Rand notes further that many of society's "parasites" recognize the moral damage done to them as recipients of unearned "altruism." Even so, they are not motivated to reject it, since they no longer link their sense of self-esteem to their own achievement, but find it instead in cooperation with the collective will. That conformity makes it easy for those who exercise power in the state to maintain control of the masses. Their domination is made even more secure by the state's successful promotion of the idea that trust in the individual mind rests not on reason, but on "faith." In buying into this idea, the masses readily accept the corollary notion that it is collective opinion alone that is scientific and capable of objective knowledge.
The autonomy of the individual is further undermined by agents Rand identifies as the "mystics" of religious faith. Like the enforcers of state power, the "mystics" also posit a more reliable source of knowledge than the mind: in their case, the providence of an unseen "God." Rand rejects this idea on its face, since it defies her "law of identity." This is the notion that the mind can only reason from data it amasses through the senses. Since the senses can only perceive things in the objective, physical world, nothing outside that world lends itself to comprehension.
Rand also inveighs against the Judeo-Christian religious tradition, which demands adherence to a pernicious "doctrine of sacrifice" that requires individuals to surrender the independence of their own mind (which is identical to the "self," in Rand's framework of ideas). In complying with this doctrine, individuals give up their right to the action society deems the most "selfish": namely, the pursuit of personal achievement and happiness, as it is guided by one's own judgment.
Rand argues that it is quickly obvious, however, that the "doctrine of sacrifice," which she also dubs the "morality of death" (i.e. to the individual mind), creates an insoluble paradox. Society's non-producers, held in dependency by the state and brainwashed by the doctrines of the church, in fact have no "independence of mind" to sacrifice. Instead, they must rely for what life they have on the sacrifice of those rational few who do continue to seek achievement and happiness by producing things of value. This is true, also, of the irrational "musclemen" of the state and the "mystics" of religion, who can only retain their own position and power through the continued consent and aid of the men of reason and ability.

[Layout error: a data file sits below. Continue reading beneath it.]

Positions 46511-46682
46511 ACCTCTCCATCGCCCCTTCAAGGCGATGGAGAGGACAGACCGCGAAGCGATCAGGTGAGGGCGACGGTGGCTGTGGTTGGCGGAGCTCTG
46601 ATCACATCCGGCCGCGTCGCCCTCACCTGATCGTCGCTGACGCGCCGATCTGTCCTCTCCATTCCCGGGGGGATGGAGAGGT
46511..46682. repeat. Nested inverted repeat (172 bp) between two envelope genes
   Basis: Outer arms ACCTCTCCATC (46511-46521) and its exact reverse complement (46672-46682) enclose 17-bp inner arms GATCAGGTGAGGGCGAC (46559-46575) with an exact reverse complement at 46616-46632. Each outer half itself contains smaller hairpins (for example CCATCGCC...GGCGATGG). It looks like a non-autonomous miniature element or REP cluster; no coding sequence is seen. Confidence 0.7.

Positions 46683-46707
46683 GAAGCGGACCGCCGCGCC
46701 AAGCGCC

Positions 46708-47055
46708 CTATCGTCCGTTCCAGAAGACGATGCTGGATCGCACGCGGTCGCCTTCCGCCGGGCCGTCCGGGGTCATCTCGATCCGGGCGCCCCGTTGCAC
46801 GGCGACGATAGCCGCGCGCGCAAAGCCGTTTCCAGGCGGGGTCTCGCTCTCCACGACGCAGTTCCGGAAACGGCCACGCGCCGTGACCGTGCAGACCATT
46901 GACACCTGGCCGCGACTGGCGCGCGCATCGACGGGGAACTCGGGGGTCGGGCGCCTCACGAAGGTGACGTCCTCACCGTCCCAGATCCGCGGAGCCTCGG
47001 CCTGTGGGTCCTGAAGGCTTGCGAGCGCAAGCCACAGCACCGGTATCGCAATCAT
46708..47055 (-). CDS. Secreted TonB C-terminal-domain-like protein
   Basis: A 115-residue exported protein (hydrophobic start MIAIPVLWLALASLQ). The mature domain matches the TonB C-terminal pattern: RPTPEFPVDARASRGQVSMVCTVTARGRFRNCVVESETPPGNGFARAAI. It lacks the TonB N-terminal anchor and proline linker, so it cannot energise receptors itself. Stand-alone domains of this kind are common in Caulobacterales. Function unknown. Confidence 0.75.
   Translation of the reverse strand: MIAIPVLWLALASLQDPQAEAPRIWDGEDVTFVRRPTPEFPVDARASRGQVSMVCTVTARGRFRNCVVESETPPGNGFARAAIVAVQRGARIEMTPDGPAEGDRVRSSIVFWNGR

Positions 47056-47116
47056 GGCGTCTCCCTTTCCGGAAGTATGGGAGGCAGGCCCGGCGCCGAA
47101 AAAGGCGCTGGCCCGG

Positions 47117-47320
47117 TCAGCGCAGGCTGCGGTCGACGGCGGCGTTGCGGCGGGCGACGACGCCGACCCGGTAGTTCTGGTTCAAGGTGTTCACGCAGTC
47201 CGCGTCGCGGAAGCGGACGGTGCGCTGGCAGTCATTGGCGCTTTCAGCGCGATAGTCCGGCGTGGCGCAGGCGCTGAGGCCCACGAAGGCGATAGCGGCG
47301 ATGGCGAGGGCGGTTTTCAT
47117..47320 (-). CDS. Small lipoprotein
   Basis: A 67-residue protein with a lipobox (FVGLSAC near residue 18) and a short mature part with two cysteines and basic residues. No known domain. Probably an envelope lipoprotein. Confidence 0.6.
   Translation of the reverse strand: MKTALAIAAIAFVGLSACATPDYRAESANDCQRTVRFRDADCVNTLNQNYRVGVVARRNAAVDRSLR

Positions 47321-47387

What is especially galling to John Galt in his speech, and to Rand as his creator, is that both the people and their rulers, even in their abject dependency, deny the producers the respect they deserve and the freedom they require to fully realize their goals and reap the rewards they have earned. In Rand's view as expressed through John Galt, the ultimate objective of the "morality of death" is to extend the moral guilt already accepted by the masses to the relatively few men and women motivated by reason, ability, and the desire for achievement. The producers recognize, however, that if they themselves were to give up the pursuit of their own achievement and happiness, that self-denial would also deprive the undeserving of the very wealth and products of value they require to meet their needs. It is in recognition of this reality that John Galt has called a strike of the producers of the world. They will demonstrate to the "parasites" and government "looters" of the collective order that it is they whose values must change if the "World Motor" is not to be disabled. Only if the producers are allowed to create value through an unhindered pursuit of their rational self-interest will the world continue to function.
The Response of a Political Progressive:
Surely, we can agree with Ayn Rand that American society needs, and should encourage, individuals who are willing to invest their energies and risk their security to pursue personal goals of creativity and achievement. Such "producers" -- as Rand illustrates with John Galt -- help move the world forward and create constructive work for others that provides them both with income and the means to satisfy their own need for self-esteem and happiness.
Most progressives recognize, however, that a good society rests on more than the freedom to build a business or make a living. To reference one of Ayn Rand's own defining terms, any "objective" view of society must surely include the many people who do not, or cannot, find either success or material security in America's system of free enterprise. They include not only those who, for a variety of reasons, fail to live their lives responsibly, but the millions who do and still come up short.
Would current "entitlement" programs like Social Security, Medicare and Medicaid exist in America if they weren't essential? These programs are in fact needed to provide support to millions of deserving citizens whose retirement, job loss, illness, or old-age dependency render them unable to meet their needs on their own. Because the programs also help maintain the social order, they have found a lasting place in American society, despite the rigid opposition of political forces upholding traditional economic individualism.